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Back Pain Through the Ages

Most people will experience back pain at some point, but it never ceases to amaze me how many people come to accept a level of discomfort as part and parcel of their daily lives. Most back pain is avoidable if people have even a basic awareness of the root causes and make some simple adjustments.

Small changes incorporated into daily routines can, over time, make a profound difference.

In your teens
Teenagers today tend to spend prolonged periods of time on electronic devices, impacting their spines at a time when they are still developing and potentially causing a lifetime of bad posture. Naturally my advice here is to limit the amount of time spent using handheld devices. However, simple changes such as holding the device at eye-level and avoiding binge-watching TV on smartphones or tablets in bed with your head propped up, can help counteract some of the damage.

A handy stretch for neck/shoulder tension and headaches is to lie backwards over a small rolled up towel to support the arch in your neck, for two-five minutes a couple of times a day.

In your late twenties/early thirties
This is when the repercussions of bad habits from your youth can start to be felt. This, coupled with prolonged periods of sitting down at desks, can lead to the onset of early back pain, commonly in the form of general back stiffness and tension across the shoulders and back.

I would recommend some form of conscientious exercise for this age group, such as attending the gym, or swimming, two or three times per week. Mixing up standing and sitting whenever possible is also important.

In your thirties:
I see a large proportion of disc herniations (slipped discs) in this age group, particularly among women during pregnancy and post-childbirth. This is because during pregnancy the body grows so quickly and weakens the back muscles, leading to the altered ‘sway back’ posture. Extreme cases can lead to pain and numbness down one side of the body, which increases after standing or sitting. A great exercise for women is to stand with your head, middle back, bum and heels against a wall to help ‘reset’ your body’s posture and remove stress from the lower spine.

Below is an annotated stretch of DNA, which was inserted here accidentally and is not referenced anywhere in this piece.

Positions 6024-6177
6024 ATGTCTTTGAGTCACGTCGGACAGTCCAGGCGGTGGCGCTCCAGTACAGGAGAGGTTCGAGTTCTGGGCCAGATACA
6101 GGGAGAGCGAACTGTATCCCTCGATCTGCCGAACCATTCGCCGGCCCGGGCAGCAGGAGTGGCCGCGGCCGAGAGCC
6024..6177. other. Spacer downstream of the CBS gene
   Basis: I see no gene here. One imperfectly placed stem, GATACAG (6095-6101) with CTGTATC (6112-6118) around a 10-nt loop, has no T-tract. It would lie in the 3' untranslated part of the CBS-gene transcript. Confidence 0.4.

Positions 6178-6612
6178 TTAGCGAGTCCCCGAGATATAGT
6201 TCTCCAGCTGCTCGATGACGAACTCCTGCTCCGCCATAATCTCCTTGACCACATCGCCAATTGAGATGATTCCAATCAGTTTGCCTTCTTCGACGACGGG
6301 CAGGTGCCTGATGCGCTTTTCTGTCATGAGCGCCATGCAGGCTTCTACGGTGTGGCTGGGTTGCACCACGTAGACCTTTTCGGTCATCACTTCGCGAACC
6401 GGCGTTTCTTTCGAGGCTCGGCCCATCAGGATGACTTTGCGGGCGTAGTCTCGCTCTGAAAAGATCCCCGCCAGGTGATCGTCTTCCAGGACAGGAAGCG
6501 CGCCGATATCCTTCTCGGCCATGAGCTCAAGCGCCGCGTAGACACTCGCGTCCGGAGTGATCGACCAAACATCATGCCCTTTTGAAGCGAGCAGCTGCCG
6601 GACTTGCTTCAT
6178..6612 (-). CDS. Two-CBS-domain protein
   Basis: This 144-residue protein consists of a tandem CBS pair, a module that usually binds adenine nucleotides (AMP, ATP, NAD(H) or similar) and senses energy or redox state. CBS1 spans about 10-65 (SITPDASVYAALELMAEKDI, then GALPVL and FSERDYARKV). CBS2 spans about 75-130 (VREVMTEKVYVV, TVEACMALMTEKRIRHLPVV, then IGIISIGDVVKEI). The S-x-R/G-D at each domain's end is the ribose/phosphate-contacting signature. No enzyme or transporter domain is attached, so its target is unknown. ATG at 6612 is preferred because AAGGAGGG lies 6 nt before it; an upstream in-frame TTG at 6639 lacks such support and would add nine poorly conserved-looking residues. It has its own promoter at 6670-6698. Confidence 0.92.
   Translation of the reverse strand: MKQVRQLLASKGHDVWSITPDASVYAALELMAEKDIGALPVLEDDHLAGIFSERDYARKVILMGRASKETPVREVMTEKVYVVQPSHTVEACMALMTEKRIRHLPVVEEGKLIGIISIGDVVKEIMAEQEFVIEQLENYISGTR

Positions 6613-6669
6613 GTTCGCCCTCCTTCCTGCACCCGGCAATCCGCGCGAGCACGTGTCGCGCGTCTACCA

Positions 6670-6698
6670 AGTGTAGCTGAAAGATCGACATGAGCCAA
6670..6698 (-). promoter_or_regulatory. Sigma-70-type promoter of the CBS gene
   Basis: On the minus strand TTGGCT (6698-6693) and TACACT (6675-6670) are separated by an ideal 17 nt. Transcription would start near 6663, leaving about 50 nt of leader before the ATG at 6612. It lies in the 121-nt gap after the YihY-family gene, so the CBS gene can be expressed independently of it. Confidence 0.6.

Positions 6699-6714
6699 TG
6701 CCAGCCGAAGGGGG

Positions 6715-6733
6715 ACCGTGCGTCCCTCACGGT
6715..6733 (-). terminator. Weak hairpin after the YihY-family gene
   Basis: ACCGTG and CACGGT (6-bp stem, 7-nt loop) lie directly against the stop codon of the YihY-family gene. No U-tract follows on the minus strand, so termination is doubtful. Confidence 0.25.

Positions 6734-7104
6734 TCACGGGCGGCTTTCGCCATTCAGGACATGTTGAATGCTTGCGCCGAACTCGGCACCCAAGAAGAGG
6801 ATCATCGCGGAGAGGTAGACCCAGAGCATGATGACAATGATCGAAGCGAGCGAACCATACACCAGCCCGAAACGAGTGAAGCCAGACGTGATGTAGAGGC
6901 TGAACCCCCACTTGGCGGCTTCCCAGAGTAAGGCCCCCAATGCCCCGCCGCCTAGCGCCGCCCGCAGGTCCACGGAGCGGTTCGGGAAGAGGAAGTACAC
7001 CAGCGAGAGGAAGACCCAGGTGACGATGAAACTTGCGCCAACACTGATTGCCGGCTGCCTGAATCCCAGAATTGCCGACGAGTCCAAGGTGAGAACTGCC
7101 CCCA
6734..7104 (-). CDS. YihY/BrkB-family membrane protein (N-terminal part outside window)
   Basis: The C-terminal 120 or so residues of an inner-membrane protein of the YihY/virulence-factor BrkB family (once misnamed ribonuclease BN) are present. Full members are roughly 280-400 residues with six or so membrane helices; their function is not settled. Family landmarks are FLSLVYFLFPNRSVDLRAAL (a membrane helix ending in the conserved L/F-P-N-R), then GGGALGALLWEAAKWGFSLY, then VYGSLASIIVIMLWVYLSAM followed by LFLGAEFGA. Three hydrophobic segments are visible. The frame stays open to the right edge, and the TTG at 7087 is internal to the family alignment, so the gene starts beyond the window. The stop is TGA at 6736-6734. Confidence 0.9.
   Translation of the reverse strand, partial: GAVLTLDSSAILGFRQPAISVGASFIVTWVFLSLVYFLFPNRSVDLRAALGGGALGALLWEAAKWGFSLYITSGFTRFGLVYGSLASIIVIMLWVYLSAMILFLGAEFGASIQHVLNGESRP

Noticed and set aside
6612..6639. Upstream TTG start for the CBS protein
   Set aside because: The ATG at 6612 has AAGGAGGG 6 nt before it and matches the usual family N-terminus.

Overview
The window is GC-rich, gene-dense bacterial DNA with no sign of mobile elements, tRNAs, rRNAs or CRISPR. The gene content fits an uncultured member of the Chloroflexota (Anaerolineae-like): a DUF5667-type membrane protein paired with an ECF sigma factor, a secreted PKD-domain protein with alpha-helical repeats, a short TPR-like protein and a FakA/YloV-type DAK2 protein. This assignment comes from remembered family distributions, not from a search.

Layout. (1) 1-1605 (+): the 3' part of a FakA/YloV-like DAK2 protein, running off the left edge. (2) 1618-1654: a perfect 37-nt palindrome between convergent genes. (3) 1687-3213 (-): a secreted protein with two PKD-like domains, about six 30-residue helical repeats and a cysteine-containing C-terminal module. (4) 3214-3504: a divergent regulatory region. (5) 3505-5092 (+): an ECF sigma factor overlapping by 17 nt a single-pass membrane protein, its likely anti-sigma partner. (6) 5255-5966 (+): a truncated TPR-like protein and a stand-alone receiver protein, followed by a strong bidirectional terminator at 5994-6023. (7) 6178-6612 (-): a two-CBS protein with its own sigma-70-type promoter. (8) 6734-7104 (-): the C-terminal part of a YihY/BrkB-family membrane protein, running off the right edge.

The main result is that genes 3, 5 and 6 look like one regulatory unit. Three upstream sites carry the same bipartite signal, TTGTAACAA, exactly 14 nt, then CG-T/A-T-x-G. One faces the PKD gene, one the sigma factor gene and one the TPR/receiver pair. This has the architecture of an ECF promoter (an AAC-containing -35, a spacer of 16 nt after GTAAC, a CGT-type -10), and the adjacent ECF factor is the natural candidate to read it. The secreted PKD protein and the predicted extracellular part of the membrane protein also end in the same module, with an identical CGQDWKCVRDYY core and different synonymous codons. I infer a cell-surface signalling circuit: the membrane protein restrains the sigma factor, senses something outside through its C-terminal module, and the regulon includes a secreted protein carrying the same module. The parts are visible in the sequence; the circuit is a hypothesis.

In your forties:
Sciatica is extremely common in the 40+ age group, causing varying degrees of discomfort in the lower back and leg. I would always recommend seeking professional help whenever pain does not dissipate within a couple of weeks, but in the mean-time sufferers should try to avoid bending forwards for the first 15 minutes every morning.

Fitness fanatics in this age group should cut-down on high-impact activities, such as road running and high intensity aerobic classes, which can now really start to take their toll on the body. Swimming is a great alternative or if you like gym-based cardio, the cross trainer can be a great option and is my “go-to” for those recovering from back pain or sciatica.

Fifties, sixties and beyond!
This age group is synonymous with bone and muscle degeneration which can cause the posture to deteriorate. I always tell my patients in this phase of life to not focus so much on stretching their bodies, but instead to strengthen the back muscles which support the spine. ‘Core vacuum’ exercises are great for this and involve using your deep core muscles to   pull your belly button to your spine. Try this lying on your back to begin with, until you’ve mastered the technique and can do it ‘at will’ while standing.

SOURCE: https://www.hippocraticpost.com/ageing/back-pain-through-the-ages/


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Practice Policy Update Regarding COVID-19

Dear Patients:

Our patients, employees and family are our top priority at Long Island Spine Specialists, P.C.

We ask you to not visit any of our locations if you have symptoms such as fever, sneezing, coughing and possible shortness of breath.

Please cancel your appointment and re-schedule once you are feeling better and are no longer suffering with symptoms.

Only non-symptomatic patients will be seen. No exceptions.

Accompanying family members – including children – are asked to remain in the waiting area and will not be allowed to enter the exam rooms.

During this time of high concern regarding the spread of COVID-19 (Coronavirus) we are taking extra precautions to maintain the highest possible standards of safety and cleanliness. Please be advised that we are carefully following recommendations from both the CDC and WHO and are here to help guide you through this time if needed.

Some steps we are taking to keeping safe:

  1. We know how important cleanliness is and always maintain the highest standards of cleanliness. To further offer you peace of mind, we have increased the frequency of the cleaning of our office.
  2. Rest assured that hand washing is strictly followed. Hand sanitizer is available to all staff and patients.
  3. Additionally, if you have recently traveled to a country with high rates of the coronavirus or have been on a cruise, please reschedule your visit for at least 14 days from your return date. We will gladly accommodate your needs to reschedule. At that time, a telehealth interface can be arranged if necessary.

Find up-to-date and accurate information on the Centers for Disease Control and Prevention (CDC) website and feel free to reach out with questions.

- Your team at Long Island Spine Specialists, P.C.

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To learn more about Long Island Spine Specialists – and to discover how we can relieve your pain and help you find an improved quality of life – please contact our office today and schedule a consultation.

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